Thomas Sporrong, IAR’s global FAE manager, commented: “IAR Embedded Workbench incorporates a technology for power debugging which enables engineers to measure and optimise their applications’ power consumption during their daily code and debug cycle. Power samples are visualised together with interrupt activity and other events on a shared timeline, giving a quick understanding of how code and power consumption correlate. In combination with the compiler’s speed optimisation, this technology helps code to be optimised on every level.”

One area where power is often wasted, says IAR, is by peripherals not being controlled strictly enough. “If you are designing for low power,” it notes, “it is vital you disable peripherals, not leave them unattended when they are not in use.”

The company gives the example of a system in which an analogue comparator’s operation is suspended by a higher priority task. Ideally, it says, the comparator should be turned off when the task is suspended, then re-enabled, minimising power consumption.

Fig 2: Analysis tools can show where power can be saved by turning peripherals off when they are not active.

In fig 2, the system is inactive at t0. When the system is activated at t1, the comparator is started and current rises to i2. At t2, the higher priority task suspends the comparator. Not only is the comparator not turned off, more peripherals are activated by the new task, increasing current to i3. At t3, control is handed back to the lower priority task, which completes at t4. The red area in fig 2 shows the amount of power that could have been saved, had the comparator been turned off.

More complex systems require more complex approaches, particularly if the design includes a custom part. Jon McDonald, technical marketing engineer with Mentor Graphics, said the company had tools ranging from RTL power estimation to those for detailed analysis. “We have an approach based on estimating dynamic power consumption based on system activity. At the high level, this can also run software and realistic workloads, but it involves significant amounts of data processing.

“We are always telling software engineers to write more power efficient code,” he continued. “If you can run software on a virtual platform, you can see where power is used and take different approaches to see if power consumption changes.”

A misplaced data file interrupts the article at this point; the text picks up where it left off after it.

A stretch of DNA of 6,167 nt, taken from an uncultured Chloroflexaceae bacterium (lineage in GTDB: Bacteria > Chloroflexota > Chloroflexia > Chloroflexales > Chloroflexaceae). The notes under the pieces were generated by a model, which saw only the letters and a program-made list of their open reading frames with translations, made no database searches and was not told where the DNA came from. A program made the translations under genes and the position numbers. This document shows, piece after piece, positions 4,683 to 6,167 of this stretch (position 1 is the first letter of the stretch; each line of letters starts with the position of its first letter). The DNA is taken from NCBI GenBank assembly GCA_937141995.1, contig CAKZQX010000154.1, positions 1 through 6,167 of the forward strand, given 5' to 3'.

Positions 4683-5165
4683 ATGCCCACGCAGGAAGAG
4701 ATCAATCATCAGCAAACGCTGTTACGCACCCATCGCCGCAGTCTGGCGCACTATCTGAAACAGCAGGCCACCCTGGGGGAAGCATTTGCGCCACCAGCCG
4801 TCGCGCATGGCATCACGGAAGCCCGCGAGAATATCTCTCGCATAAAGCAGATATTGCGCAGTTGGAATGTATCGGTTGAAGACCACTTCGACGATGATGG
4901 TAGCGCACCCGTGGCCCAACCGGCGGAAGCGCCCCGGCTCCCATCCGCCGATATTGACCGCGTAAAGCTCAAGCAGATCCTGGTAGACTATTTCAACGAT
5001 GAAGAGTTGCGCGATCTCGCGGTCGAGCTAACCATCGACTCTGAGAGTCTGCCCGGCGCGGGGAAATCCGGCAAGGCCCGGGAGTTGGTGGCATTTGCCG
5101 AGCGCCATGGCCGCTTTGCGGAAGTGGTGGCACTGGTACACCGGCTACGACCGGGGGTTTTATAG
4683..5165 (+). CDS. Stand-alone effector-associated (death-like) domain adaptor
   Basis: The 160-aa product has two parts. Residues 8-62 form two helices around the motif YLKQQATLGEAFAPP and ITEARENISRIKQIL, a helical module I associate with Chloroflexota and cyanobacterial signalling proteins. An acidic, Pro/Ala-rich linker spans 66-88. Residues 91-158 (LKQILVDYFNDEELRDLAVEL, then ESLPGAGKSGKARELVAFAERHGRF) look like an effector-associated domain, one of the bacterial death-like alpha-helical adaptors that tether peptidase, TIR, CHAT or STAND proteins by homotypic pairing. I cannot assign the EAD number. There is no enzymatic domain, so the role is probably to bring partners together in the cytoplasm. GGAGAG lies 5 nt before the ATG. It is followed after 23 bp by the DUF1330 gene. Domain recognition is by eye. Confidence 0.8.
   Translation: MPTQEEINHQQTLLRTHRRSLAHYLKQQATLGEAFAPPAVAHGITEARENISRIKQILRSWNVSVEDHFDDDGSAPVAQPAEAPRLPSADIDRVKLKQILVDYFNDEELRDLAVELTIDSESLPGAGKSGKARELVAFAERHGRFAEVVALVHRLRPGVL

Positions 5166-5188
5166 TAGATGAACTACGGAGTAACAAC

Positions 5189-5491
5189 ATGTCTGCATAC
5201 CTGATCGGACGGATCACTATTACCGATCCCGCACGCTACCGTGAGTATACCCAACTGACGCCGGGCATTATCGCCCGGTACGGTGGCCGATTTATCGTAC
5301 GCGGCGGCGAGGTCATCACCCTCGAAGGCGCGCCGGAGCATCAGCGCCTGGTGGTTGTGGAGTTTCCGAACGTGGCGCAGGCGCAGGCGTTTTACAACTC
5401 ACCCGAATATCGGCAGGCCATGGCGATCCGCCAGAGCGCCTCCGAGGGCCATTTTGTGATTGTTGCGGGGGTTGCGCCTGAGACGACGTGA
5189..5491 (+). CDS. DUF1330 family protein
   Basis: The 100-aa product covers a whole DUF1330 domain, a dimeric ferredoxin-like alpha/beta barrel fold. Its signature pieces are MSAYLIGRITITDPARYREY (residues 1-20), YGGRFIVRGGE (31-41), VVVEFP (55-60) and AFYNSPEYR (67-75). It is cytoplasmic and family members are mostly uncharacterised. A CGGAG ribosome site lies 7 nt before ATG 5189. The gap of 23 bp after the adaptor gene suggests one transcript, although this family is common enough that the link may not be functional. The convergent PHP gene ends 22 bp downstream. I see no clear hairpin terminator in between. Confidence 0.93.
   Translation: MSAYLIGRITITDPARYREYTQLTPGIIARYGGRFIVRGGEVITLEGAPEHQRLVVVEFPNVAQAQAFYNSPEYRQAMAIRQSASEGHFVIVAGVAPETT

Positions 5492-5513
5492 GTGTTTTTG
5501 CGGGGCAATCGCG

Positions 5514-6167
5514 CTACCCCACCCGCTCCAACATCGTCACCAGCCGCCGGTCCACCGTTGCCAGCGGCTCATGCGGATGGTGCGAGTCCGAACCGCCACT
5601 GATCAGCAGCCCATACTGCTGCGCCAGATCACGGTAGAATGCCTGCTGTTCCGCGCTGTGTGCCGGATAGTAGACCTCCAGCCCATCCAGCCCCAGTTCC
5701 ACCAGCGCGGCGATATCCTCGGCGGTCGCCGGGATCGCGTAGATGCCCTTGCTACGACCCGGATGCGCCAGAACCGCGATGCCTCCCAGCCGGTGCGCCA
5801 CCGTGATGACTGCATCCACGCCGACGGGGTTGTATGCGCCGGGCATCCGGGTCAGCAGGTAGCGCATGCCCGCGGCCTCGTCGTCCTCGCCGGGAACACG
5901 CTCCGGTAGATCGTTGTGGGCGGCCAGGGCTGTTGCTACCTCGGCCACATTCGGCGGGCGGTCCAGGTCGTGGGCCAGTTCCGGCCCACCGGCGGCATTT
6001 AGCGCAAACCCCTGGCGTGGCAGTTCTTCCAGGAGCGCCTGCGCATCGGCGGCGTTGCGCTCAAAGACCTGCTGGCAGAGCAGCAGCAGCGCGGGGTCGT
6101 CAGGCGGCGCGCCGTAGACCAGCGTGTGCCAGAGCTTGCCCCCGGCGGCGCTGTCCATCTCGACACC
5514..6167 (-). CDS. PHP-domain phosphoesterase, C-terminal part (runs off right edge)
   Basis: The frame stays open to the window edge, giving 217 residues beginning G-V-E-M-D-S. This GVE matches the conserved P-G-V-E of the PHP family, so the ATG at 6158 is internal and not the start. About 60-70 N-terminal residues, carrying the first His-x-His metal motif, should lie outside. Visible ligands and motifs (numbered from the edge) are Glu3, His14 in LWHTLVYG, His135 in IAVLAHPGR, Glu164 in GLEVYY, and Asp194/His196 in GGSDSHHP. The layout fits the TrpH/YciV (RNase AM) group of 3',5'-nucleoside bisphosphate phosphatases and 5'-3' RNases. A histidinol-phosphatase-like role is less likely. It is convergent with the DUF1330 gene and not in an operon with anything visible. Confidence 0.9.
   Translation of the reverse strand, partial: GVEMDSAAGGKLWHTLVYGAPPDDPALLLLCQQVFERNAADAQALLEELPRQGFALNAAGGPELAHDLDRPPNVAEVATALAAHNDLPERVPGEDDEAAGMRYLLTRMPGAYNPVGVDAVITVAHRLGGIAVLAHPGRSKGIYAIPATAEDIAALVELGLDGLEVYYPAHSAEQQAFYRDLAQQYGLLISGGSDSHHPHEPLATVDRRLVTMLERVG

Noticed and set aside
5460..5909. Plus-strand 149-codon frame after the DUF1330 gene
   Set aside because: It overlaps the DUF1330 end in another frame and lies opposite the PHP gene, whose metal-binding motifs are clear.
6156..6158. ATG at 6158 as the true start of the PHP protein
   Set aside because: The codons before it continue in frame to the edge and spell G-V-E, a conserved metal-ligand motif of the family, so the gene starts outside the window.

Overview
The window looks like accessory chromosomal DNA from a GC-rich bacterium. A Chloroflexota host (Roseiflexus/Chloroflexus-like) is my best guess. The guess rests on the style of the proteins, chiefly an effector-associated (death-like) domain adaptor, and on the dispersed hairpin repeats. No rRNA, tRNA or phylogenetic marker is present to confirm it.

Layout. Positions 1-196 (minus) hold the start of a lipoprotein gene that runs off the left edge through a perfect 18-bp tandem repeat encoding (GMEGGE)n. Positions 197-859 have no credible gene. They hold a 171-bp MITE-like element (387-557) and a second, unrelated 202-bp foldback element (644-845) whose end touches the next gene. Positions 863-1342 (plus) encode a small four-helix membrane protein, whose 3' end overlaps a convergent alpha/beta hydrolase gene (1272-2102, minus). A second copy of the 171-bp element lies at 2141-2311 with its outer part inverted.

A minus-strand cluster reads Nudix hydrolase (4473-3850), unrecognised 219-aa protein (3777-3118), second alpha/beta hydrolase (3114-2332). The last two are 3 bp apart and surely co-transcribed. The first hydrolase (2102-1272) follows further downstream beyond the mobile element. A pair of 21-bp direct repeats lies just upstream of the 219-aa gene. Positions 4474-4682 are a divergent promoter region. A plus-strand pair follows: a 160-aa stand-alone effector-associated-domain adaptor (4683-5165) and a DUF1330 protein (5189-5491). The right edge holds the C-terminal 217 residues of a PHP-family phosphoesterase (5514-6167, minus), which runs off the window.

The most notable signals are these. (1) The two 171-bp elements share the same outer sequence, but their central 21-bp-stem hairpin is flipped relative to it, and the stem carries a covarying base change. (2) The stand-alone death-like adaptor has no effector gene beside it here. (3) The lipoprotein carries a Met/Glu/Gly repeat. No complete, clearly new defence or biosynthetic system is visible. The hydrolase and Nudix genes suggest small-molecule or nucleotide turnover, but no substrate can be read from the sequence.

Embedded engineer Arvind Raghuraman noted the symbiotic relationship between hardware and software. “Hardware provides the facilities, software takes advantage of them.” Optimising those hardware features can be achieved using the operating system. “Nucleus has a power management framework,” he pointed out, “but you won’t know power consumption because you haven’t run the software. There’s a set of APIs that enable power management decisions, such as throttling the CPU, but some decisions aren’t straightforward.”

Frank Schirrmeister, director of product management and marketing with Cadence’s System and Verification Group, said virtual platforms can be used to annotate the power consumption of the system underneath. “High level synthesis techniques have also evolved which can be used to generate different implementation options for optimising power.”

He also noted that SoC designers can import data from Cadence’s Incisive and Palladium systems into its Joules program to get early system level power analysis.

Andrew Caples, senior embedded product marketing manager with Mentor Graphics, noted that developers don’t need to worry about low level design. “They can write to an API, say ‘shift the frequency’ and see all of that handled by our framework.

“We are seeing the implementation of very power efficient designs, but this requires low level implementation. However, developers can write power efficient code, measure power consumption as they’re developing and make the necessary changes.”

Author
Graham Pitcher